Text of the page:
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...over-educated and under-experienced, or so they say...

Tuesday, April 24, 2012

Piles Of ...Hoolio?

I was sitting in a business meeting with one of the cities the other day and the city engineer, who was frustrated about a particular project said, "Well... this whole thing got goober snatched."  When someone at the table responded, "Goober snatched?" she said, "Yes, goober snatched.  It's a very important technical term."  At which point I looked at the admin and said, "Please put that in the minutes.  We need to write that down for sure."

She had a couple other good ones like, "take that nubbin and do something with it!" and "I just don't know what people thought they were doing with all this hoolio!"

She was truly frustrated while talking to us, and she was trying to get her frustration out on the table, but ultimately we all spent more time laughing at her "cuss words" than we did taking her frustration seriously.  So, instead of returning to my desk and immediately diving into the problem on a quest for a solution, I sat there for a while thinking about goober snatched items and nubbins and piles of hoolio.  I decided that it may be better, at least in certain circles, not to substitute cuss words with things like hoolio at all.  I'm not saying drop the F-Bomb at the business meeting (that would just be rude and get you sent to HR for some sort of Awareness Training), but I am saying that the word hoolio in a dead serious frustrated tone is hilarious and I don't think hilarity is the point you're wanting to drive home right there.  It's probably best to say, "You guys really messed this project up for us and you need to understand that we're very displeased with your performance," and then give us all the eyeball that makes us think you're about to call our moms and we'll be so grounded when we get home.  (At least, that works for me.  That probably would've sent me straight into Type A Mode, because I HATE to disappoint, and I would've had the issue resolved within the next hour because... my mom is scary when she's angry.  Trust me.)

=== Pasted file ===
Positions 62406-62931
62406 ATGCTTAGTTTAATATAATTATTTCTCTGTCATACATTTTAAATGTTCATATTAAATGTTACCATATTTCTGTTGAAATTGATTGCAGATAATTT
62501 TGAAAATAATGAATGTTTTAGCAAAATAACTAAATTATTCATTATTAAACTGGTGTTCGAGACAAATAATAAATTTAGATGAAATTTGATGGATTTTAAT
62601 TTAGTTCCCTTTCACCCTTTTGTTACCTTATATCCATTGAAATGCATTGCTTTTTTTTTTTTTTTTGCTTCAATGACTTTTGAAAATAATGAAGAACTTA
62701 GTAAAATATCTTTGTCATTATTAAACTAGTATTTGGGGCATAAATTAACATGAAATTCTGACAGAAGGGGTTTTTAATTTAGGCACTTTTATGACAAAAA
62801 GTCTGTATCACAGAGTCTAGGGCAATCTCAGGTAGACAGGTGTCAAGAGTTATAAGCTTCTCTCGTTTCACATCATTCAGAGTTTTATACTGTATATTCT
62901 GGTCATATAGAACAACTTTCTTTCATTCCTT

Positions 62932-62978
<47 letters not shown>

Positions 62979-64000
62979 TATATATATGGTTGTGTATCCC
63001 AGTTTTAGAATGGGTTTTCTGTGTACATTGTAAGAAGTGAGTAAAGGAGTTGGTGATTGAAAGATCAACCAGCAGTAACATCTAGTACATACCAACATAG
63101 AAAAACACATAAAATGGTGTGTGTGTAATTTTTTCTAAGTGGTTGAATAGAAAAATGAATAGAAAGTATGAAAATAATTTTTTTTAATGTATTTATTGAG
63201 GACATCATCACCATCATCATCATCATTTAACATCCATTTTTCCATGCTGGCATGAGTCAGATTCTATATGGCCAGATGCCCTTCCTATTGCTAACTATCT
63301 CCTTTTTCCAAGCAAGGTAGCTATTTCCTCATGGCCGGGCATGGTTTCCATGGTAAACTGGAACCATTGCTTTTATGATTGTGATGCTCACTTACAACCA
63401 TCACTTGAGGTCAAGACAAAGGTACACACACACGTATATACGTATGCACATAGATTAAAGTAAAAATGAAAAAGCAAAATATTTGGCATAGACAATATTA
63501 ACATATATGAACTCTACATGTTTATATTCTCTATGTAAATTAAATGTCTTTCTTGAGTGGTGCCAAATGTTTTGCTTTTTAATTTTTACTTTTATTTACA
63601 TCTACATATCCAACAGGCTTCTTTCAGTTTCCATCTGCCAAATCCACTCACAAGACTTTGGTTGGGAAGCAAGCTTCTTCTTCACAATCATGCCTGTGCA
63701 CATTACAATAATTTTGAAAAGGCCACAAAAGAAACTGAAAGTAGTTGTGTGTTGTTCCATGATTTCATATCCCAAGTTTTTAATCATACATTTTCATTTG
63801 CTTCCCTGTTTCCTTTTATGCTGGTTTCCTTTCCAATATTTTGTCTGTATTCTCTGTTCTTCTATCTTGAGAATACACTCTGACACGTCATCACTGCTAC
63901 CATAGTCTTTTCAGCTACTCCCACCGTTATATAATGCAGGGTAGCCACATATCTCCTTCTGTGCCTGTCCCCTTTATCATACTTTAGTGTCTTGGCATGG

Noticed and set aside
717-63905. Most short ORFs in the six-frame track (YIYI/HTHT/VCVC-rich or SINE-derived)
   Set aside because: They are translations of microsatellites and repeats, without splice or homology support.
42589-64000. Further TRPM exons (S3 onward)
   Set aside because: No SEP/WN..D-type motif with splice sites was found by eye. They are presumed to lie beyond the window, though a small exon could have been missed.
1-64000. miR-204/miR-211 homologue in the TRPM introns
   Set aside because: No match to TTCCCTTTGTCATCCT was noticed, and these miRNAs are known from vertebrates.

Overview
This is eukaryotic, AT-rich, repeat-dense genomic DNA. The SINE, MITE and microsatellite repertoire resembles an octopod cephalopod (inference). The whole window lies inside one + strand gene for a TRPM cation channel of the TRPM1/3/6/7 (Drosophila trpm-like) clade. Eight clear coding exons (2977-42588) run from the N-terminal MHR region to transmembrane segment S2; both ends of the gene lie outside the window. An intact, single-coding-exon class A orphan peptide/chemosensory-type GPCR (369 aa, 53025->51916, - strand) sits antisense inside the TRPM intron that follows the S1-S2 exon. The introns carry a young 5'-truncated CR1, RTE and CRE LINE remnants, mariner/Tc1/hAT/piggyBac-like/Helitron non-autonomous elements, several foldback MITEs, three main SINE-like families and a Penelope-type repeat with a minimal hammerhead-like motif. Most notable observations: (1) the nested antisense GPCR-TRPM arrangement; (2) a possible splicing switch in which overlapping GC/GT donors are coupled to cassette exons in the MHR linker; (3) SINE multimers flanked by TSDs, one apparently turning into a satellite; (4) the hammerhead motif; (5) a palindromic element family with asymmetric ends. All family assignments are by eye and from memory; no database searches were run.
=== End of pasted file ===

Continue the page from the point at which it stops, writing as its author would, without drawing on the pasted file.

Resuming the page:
I thought about it the rest of the day.  I remembered a time when I said, "Well jeepers!" when working at the mortgage company and everyone in my general vicinity turned around and said, "Jeepers?"

And there was the time I was sitting at the table with my parents playing Yahtzee and I said "dagnabit" after rolling nothing of worth and had to take a zero on my score sheet.  A few minutes later I noticed that my dad, in a moment of intense thought and doodling, wrote DAG NAB-IT in all caps on the top of his score sheet.  When I asked what he was doing he said, "Well... I was just trying to figure out the right way to spell that word."  (Had I said "damn it," mind you, I would have evoked a completely different response from him, as well as a horrified gasp from my mother.)

So when I got home that night, at some point I walked into my daughter's room while she was doing her homework and I said, in my most serious mom voice, "Your room is horrible!  What's with all this hoolio?!"  She stopped, a bit confused, looked at me as though she knew she was supposed to be in some sort of trouble but she couldn't help but crack a smile and say, "...um... hoolio?"  Without missing a beat I said, "I'm not kidding.  This is some serious goober snatch!  Get this nubbin cleaned up!"  At that point she dropped her pencil and practically fell out of her chair laughing and gasping as she asked, "What are you saying?!"  Now maybe this is because she knows me too well, but I would like to think that I was running an experiment here on whether or not I could successfully get the same intensity while employing goofball word substitutes.

I confess, and you already know this from some of my blog posts, I can throw down well enough to include "sailed the seven seas" on my resume, but... anyone that has worked with me in the corporate world also knows that I can scare more people and get excellent results through the use of complex sentences and five syllable words than I ever could through an F-Bomb.  I once had to apologize to a guy at the office because I apparently made him cry, and there was not a single profane word that passed my lips or fingertips that day.  His boss simply said I hurt the guy's ego because he had to use the dictionary to figure out what I was saying... hence, my point...

It is better not to "cuss" at all than to substitute some hullabaloo for an F-Bomb when trying to get people to move.  Otherwise... go ahead.  I've sailed alongside SinBad a time or two -- tell it like it is.

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